'They say my boy is bad,' she said to me,
A tired old woman, thin and very frail.
'They caught him robbing railroad cars, an' he
Must spend from five to seven years in jail.
His Pa an' I had hoped so much for him.
He was so pretty as a little boy- '
Her eyes with tears grew very wet an' dim-
'Now nothing that we've got can give us joy!'

'What is it that you own?' I questioned then.
'The house we live in,' slowly she replied,
'Two other houses worked an' slaved for, when
The boy was but a youngster at my side,
Some bonds we took the time he went to war;
I've spent my strength against the want of age-
We've always had some end to struggle for.
Now shame an' ruin smear the final page.

'His Pa has been a steady-goin' man,
Worked day an' night an' overtime as well;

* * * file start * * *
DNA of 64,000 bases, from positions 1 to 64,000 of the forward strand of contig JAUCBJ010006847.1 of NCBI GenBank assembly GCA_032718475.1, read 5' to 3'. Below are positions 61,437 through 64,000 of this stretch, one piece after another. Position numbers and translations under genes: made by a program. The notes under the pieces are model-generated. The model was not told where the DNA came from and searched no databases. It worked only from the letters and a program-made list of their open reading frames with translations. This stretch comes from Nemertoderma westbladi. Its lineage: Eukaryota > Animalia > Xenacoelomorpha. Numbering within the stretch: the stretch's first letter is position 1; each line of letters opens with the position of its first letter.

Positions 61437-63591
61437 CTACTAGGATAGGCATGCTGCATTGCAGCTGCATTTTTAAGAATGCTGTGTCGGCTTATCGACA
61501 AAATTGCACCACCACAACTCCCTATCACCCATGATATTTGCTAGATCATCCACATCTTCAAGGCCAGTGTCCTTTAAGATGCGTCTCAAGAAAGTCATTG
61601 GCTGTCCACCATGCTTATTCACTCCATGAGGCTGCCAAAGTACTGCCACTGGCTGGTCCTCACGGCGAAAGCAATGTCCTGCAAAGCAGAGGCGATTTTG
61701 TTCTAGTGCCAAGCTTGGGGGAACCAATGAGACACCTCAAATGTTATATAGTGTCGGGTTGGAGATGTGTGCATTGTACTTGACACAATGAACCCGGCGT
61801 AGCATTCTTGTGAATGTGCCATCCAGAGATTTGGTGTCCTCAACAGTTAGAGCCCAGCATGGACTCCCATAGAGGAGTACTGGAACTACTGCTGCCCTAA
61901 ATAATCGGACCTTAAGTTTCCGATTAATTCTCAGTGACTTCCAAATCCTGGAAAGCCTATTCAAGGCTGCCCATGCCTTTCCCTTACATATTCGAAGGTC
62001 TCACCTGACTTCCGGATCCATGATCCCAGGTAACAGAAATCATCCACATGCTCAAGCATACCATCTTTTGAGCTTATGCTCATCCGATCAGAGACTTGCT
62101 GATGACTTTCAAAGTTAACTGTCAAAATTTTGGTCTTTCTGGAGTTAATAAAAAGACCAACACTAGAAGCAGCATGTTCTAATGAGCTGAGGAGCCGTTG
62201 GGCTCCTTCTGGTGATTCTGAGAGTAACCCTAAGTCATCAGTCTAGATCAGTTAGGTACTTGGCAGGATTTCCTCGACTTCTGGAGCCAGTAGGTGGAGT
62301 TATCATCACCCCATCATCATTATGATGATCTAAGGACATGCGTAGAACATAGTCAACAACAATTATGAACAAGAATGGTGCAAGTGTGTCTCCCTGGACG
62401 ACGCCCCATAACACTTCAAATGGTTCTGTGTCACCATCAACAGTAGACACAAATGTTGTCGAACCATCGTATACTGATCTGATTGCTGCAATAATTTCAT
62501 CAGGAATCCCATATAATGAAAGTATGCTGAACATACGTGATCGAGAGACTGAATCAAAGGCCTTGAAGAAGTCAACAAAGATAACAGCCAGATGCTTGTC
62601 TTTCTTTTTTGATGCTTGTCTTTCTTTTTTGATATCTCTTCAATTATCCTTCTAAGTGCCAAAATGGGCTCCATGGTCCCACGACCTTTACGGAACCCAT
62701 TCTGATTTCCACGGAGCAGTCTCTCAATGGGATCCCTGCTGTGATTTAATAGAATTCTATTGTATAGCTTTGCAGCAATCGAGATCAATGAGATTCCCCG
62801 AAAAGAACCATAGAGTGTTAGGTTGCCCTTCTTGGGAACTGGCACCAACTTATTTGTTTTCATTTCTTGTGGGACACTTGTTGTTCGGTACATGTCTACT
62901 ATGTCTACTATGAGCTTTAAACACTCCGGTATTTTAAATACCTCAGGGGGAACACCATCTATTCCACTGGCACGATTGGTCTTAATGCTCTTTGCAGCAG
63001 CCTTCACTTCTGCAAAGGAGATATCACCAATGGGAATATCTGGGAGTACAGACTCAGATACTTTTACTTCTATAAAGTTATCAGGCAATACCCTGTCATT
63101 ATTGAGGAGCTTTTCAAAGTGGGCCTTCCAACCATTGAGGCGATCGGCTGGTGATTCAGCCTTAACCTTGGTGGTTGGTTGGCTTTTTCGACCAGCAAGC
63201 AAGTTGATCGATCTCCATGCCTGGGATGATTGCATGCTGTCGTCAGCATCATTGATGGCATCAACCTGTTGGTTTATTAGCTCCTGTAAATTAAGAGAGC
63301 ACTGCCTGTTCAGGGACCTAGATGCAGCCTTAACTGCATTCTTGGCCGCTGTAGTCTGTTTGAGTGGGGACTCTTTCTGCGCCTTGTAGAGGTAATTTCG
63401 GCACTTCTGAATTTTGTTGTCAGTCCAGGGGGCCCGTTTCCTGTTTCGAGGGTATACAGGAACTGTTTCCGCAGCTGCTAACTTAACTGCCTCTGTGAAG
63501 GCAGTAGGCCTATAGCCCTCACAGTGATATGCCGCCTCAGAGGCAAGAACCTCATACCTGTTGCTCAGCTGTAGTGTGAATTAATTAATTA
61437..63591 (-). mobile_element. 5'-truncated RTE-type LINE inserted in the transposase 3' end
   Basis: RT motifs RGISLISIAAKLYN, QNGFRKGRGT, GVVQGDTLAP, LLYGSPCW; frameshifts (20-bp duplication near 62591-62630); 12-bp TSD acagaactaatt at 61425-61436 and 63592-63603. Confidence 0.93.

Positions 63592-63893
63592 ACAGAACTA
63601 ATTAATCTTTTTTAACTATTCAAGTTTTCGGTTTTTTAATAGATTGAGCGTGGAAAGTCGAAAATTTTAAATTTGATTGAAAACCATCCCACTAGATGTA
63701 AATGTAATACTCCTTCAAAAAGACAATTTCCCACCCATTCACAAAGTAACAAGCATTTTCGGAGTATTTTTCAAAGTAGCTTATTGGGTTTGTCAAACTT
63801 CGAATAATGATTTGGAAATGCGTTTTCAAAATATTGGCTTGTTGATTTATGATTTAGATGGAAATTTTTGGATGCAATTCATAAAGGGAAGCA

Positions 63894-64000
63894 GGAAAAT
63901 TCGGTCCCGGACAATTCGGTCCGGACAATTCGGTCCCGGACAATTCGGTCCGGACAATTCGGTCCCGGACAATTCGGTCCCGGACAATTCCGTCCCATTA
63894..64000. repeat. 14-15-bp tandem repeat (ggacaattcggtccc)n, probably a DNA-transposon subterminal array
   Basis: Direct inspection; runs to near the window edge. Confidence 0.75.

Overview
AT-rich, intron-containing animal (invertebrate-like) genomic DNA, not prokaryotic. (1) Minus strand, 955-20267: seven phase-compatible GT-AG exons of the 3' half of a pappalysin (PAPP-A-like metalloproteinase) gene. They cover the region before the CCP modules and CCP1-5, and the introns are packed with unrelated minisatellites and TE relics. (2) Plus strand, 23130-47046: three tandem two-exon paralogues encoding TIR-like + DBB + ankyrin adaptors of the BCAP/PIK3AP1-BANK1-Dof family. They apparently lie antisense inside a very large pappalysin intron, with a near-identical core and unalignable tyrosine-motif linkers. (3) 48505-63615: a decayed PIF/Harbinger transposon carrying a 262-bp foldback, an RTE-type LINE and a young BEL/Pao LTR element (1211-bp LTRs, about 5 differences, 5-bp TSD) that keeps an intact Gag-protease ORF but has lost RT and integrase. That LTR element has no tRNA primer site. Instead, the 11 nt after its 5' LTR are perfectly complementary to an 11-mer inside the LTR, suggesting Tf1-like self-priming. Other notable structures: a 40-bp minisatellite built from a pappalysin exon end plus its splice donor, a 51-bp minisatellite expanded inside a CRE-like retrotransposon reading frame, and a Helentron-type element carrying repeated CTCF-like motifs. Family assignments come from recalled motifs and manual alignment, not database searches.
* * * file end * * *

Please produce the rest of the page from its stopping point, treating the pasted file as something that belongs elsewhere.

He's lived an' dreamed an' sweated to his plan
To own the house an' profit should we sell;
He never drank nor played much cards at night,
He's been a worker since our wedding day,
He's lived his life to what he knows is right,
An' why should son of his now go astray?

'I've rubbed my years away on scrubbing boards,
Washed floors for women that owned less than we,
An' while they played the ladies an' the lords,
We smiled an' dreamed of happiness to be.'
'And all this time where was the boy?' said I.
'Out somewhere playin'!'- Like a rifle shot
The thought went home- 'My God!' she gave a cry,
'We paid too big a price for what we got.'